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Soft Market Continues Except for Coastal Property

Source: Marketscout

Posted on 09 Mar 2010

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The composite property and casualty rate was down 5 percent for February 2010, according to Marketscout.

Richard Kerr, CEO of MarketScout profiled the current market conditions by stating, "The last six months have actually been quite consistent with rate reductions bouncing between 4 and 5 percent each month. There will always be some changes month to month but generally, we are seeing a consistent pattern of pricing in most coverage classes. However, coastal property rates in select geographic locations are firming."

Kerr further explained, "While property rates were down 5 percent on a national basis, rates for wind capacity in the Gulf Coast, Florida and the East Coast up to and including North Carolina are moderating or increasing. Admitted insurance companies in some coastal states are restricted from raising rates beyond a certain point. Some of these insurers feel they are unable to achieve a reasonable premium and are choosing to reduce their exposure because they cannot achieve "rate adequacy." In addition, several large non-admitted insurers who traditionally offer coastal property capacity are simply choosing to sit on the sideline as they wait for rates to increase.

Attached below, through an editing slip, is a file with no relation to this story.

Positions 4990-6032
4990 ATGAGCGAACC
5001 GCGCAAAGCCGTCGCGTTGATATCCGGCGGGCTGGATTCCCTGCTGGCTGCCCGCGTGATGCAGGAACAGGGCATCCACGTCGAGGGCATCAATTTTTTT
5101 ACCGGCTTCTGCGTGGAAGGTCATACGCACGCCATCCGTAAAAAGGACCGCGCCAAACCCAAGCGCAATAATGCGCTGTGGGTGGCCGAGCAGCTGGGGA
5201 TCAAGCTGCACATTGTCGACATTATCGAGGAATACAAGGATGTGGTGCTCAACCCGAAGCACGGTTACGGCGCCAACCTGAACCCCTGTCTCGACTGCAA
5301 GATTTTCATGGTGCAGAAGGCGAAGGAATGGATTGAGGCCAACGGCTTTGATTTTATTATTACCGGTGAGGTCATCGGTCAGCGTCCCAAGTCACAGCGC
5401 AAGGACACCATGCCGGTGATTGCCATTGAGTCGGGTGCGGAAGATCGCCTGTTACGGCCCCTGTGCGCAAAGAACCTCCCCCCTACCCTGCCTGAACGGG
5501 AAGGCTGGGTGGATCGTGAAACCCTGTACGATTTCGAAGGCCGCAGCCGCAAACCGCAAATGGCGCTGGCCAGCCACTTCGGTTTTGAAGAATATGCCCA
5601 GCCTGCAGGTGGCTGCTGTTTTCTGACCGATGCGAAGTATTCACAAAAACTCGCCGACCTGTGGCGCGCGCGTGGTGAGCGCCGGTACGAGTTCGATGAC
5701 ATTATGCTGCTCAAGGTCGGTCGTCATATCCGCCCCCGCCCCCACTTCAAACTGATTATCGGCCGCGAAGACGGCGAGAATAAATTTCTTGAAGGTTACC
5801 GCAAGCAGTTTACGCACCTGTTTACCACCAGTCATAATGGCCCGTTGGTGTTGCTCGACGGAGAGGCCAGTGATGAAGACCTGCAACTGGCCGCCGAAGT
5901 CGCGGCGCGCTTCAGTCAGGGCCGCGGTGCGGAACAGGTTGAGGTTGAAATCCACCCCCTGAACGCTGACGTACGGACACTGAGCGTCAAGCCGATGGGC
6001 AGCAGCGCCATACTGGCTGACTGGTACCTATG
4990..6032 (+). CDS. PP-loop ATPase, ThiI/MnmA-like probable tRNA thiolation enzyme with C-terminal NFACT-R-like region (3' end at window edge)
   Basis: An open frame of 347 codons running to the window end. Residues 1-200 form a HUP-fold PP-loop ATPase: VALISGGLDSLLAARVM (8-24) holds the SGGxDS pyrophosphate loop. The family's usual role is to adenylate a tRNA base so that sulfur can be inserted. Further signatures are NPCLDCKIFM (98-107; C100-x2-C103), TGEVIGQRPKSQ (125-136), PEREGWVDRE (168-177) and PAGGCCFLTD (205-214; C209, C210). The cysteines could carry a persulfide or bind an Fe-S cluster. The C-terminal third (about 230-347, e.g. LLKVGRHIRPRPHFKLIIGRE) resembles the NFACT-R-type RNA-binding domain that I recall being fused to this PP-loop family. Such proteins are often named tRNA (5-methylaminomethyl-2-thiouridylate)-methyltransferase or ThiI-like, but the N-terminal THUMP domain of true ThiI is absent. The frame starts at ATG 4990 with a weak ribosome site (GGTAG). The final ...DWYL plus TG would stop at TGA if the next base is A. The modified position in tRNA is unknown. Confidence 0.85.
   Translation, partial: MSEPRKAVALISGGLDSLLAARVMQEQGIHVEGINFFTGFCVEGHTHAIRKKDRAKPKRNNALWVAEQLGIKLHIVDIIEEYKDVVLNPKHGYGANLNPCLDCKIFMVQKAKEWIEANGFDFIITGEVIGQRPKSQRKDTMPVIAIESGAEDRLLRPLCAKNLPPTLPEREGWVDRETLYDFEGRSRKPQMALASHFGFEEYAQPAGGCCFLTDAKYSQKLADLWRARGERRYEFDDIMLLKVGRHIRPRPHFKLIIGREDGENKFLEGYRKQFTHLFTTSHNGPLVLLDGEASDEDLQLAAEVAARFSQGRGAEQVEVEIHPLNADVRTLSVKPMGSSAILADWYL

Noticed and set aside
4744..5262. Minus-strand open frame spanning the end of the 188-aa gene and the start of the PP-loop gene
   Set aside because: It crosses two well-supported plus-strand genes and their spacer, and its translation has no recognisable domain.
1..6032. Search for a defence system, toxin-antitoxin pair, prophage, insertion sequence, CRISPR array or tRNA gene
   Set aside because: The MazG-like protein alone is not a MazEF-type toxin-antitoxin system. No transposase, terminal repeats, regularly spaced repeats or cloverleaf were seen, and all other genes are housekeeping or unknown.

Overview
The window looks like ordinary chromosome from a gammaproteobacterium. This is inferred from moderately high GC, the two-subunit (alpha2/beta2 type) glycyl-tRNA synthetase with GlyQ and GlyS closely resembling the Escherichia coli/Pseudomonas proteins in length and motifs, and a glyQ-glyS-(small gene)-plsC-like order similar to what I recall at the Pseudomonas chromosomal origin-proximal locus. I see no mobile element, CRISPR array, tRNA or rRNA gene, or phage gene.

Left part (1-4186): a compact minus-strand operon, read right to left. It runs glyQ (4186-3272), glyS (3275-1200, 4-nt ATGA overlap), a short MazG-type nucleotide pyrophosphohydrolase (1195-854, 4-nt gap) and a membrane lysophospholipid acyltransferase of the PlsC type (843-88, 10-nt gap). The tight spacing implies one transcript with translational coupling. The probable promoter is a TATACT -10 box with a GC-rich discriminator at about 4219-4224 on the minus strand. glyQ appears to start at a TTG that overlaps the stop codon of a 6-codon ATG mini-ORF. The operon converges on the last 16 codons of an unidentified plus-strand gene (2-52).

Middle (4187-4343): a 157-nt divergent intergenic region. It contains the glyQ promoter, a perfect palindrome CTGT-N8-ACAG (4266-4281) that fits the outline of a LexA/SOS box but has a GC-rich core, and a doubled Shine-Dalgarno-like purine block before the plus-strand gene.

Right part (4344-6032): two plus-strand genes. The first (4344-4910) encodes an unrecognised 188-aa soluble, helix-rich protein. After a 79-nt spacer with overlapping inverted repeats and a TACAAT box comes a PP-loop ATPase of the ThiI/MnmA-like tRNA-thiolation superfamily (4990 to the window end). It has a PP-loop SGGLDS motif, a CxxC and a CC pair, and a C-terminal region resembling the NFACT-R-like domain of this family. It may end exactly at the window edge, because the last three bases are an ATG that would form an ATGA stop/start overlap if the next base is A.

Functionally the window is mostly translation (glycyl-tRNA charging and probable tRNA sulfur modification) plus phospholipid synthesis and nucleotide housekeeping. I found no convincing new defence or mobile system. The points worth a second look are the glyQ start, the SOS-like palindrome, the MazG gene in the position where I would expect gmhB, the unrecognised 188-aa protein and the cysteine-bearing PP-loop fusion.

Rumors persist there will be two new entrants in the coastal property market before July 2010. However, this new capacity will not result in rate reductions because these insurers are entering the market at a time where they hope to catch rates on the upswing. It's a pretty good bet coastal property rates are going to increase soon."

One other area of interest is the continued competition in large accounts ($250,000 to $1,000,000 premium) where rates have decreased from minus 5 percent in January to minus 7 percent in February. The competitive nature of this market segment is driven by two primary factors: (1) the large number of insurers that target this size of account and, (2) the fact exposures are down considerably. As exposures decrease so does premium. In order to hit budget projections some insurers are choosing to get more competitive on new business opportunities with accounts they feel are well managed and in a desired business class.

The National Alliance for Insurance Education and Research conducted pricing surveys used in MarketScout's analysis of market conditions. These surveys help to further corroborate MarketScout's actual findings, which are mathematically driven by actual new and renewal placements across the United States.